Archive for the 'Movies' Category
HBO Home Entertainment is bringing director Ryan Murphy and writer Larry Kramer’s The Normal Heart to Blu-ray this summer. The HBO original film is based on Kramer’s groundbreaking Tony Award-winning 1985 play of the same name and stars Mark Ruffalo, Matt Bomer, Jim Parsons, Taylor Kitsch, Julia Roberts, Alfred Molina and Corey Stoll. The Normal Heart streets on August 26th.
Official Synopsis: Murphy and Kramer’s drama tells the story of the onset of the HIV-AIDS crisis in New York City in the early 1980s, taking an unflinching look at the nation’s sexual politics as gay activists and their allies in the medical community fight to expose the truth about the burgeoning epidemic to a city and nation in denial.
Mark Ruffalo portrays Ned Weeks, who witnesses first-hand a mysterious disease that has begun to claim the lives of many in his gay community and starts to seek answers. Matt Bomer plays Felix Turner, a reporter who becomes Ned’s lover. Taylor Kitsch plays Bruce Niles, a closeted investment banker who becomes a prominent AIDS activist. Jim Parsons plays gay activist Tommy Boatwright, reprising his role from the 2011 Broadway revival. Roberts plays physician Dr. Emma Brookner, a survivor of childhood polio who treats several of the earliest victims of HIV-AIDS.
Kramer’s play debuted at New York’s Public Theatre in 1985 and was revived in Los Angeles and London, and off-Broadway. The 2011 Broadway revival garnered five Tony nominations, winning for Best Revival, Best Featured Actor and Best Featured Actress.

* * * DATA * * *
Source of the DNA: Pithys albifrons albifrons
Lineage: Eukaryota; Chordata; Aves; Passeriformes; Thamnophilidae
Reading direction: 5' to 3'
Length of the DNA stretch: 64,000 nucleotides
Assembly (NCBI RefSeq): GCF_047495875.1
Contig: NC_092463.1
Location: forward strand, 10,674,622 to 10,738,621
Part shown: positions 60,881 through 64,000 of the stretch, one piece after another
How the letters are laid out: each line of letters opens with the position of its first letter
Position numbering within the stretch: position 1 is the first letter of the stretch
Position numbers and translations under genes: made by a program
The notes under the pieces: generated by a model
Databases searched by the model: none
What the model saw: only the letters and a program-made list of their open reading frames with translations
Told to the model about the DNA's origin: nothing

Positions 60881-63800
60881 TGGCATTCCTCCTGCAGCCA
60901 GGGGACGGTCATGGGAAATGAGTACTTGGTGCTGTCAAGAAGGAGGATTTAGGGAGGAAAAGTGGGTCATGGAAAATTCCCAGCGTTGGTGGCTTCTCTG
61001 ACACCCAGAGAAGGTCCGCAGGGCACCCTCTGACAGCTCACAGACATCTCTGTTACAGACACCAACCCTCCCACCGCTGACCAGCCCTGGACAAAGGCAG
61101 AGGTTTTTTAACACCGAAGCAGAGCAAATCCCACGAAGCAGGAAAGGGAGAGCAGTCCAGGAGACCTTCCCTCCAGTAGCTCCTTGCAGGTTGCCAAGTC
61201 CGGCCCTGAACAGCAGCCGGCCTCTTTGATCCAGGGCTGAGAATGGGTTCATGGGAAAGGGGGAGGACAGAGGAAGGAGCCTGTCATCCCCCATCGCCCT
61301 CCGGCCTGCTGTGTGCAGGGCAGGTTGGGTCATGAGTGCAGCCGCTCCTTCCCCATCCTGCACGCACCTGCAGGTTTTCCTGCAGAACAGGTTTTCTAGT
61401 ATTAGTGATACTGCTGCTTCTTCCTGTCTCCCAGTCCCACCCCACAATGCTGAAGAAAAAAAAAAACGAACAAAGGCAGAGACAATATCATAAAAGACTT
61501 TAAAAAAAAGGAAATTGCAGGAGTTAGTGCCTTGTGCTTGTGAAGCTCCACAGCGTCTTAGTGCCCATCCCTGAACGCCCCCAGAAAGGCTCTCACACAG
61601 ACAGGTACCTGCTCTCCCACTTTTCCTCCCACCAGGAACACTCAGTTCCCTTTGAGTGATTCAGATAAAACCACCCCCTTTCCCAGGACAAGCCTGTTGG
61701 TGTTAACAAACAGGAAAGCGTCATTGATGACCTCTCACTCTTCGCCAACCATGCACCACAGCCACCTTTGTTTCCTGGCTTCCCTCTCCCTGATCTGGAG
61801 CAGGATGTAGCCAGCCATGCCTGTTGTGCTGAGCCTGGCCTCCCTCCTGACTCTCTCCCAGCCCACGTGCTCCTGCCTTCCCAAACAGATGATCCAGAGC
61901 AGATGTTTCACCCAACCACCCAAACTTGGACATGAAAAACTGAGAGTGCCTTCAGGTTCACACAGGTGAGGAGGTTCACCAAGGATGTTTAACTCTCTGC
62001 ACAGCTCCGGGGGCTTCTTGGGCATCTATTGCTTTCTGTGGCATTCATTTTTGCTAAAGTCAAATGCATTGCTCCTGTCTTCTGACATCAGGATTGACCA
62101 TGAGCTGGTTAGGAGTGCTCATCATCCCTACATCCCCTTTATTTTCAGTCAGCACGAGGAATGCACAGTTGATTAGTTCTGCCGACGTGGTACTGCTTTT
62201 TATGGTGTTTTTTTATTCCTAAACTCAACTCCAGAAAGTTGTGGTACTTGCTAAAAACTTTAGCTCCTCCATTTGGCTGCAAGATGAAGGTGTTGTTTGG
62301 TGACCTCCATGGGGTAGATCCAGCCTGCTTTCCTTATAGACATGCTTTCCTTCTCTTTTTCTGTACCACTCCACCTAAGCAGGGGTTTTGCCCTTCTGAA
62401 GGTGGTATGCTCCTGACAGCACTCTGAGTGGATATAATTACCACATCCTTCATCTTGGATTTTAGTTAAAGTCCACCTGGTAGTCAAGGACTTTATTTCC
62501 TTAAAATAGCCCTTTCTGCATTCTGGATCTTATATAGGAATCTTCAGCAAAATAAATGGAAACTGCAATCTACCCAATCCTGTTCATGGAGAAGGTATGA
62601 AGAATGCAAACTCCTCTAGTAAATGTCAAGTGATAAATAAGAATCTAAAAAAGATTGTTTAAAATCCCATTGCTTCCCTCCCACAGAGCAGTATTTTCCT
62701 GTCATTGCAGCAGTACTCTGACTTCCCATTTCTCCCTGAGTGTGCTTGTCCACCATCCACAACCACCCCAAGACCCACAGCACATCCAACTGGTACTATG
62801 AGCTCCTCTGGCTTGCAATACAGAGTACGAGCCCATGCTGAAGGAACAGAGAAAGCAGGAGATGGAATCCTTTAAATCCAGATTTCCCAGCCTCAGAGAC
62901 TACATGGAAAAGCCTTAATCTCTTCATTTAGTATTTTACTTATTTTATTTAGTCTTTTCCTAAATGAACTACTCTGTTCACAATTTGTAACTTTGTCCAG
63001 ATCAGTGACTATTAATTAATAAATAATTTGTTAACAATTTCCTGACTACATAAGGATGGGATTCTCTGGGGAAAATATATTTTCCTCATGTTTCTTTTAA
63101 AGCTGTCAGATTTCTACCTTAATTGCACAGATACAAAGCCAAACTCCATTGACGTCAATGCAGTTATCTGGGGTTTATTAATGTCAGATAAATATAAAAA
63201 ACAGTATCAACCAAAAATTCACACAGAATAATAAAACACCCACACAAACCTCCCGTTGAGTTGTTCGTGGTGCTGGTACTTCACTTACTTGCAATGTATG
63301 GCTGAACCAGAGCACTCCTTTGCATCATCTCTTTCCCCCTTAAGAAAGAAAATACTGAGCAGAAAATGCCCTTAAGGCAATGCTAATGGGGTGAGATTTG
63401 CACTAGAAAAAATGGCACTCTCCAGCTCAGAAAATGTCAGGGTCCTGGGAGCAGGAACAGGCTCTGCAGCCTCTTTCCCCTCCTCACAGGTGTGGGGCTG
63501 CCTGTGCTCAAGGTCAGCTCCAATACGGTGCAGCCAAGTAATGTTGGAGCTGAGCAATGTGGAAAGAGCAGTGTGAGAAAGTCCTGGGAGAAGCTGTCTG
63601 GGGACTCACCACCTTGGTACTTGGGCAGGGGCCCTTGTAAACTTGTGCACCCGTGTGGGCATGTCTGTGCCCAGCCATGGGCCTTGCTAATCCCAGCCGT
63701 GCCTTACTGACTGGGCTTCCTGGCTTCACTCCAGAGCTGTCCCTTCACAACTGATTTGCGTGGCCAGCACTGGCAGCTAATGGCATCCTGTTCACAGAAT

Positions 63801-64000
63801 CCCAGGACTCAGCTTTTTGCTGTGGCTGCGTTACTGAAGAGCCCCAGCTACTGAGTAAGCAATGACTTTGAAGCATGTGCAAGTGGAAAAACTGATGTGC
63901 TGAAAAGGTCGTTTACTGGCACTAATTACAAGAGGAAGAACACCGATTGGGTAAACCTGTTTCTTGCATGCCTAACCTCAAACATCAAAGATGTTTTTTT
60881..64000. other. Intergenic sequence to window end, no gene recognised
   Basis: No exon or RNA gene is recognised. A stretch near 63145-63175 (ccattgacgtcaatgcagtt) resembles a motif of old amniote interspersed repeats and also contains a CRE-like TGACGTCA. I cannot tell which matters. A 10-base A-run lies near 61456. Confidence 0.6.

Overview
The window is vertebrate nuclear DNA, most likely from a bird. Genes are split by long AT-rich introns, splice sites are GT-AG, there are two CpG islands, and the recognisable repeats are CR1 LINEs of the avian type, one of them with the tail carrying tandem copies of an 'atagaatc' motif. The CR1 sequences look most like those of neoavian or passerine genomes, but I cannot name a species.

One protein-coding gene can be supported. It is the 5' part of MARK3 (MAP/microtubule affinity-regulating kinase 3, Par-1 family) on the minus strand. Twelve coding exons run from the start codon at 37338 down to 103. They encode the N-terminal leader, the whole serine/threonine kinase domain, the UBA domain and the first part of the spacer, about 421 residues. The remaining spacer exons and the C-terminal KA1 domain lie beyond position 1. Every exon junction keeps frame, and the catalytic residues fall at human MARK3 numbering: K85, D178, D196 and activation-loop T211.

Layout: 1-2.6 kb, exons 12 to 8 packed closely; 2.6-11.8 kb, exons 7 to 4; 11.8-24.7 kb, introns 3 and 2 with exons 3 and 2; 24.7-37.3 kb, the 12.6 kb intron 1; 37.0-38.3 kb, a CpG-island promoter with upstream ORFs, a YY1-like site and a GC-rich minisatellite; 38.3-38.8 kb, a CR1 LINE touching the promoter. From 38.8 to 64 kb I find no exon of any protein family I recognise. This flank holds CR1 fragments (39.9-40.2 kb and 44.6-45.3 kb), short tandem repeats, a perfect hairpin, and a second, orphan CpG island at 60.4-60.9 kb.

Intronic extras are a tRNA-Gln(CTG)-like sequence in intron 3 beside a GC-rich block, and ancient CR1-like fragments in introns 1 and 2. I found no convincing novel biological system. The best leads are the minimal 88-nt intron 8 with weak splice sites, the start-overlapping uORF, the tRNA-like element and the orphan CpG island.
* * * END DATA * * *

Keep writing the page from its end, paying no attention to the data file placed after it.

The Blu-ray edition of The Normal Heart is presented in 1080p with DTS-HD Master Audio 5.1 surround. HBO has yet to detail special features.
MARK RUFFALO, knowing his host liked sweets, showed up at playwright Larry Kramer’s Manhattan home with pastries in tow—unaware that the then-77-year-old’s health now restricted such pleasures. v It was spring of last year and the actor was set to begin production on the long-attempted film adaptation of Kramer’s groundbreaking 1985 AIDS-political play, The Normal Heart. Little did he know it, but Ruffalo’s true audition was just beginning.
“Are you queer?” the playwright asked right off.
“No, I’m not queer.”
“Have you read my book [Faggots]?”
“Well, you have to read it, otherwise, you can’t fully play this part.”
Ruffalo, recounting the exchange recently during a spirited conversation at a Hollywood hotel, called it his moment of recognition. “He was testing me,” the 46-year-old actor said with the sort of sheepish smile that hindsight affords. “And I remember just feeling a sense of fear in that moment.”
The actor, who has played roles ranging from a brawny green superhero (the Hulk in The Avengers) to a hapless sperm donor to a lesbian couple (The Kids Are All Right) in the course of his 25-year-career, now takes on Kramer’s quasi-autobiographical Ned Weeks, the ornery gay activist at the center of The Normal Heart, who fervently tries to shake the public to action after a mysterious disease begins plaguing the gay community in the early 1980s. Even his friends at times find him beyond obnoxious.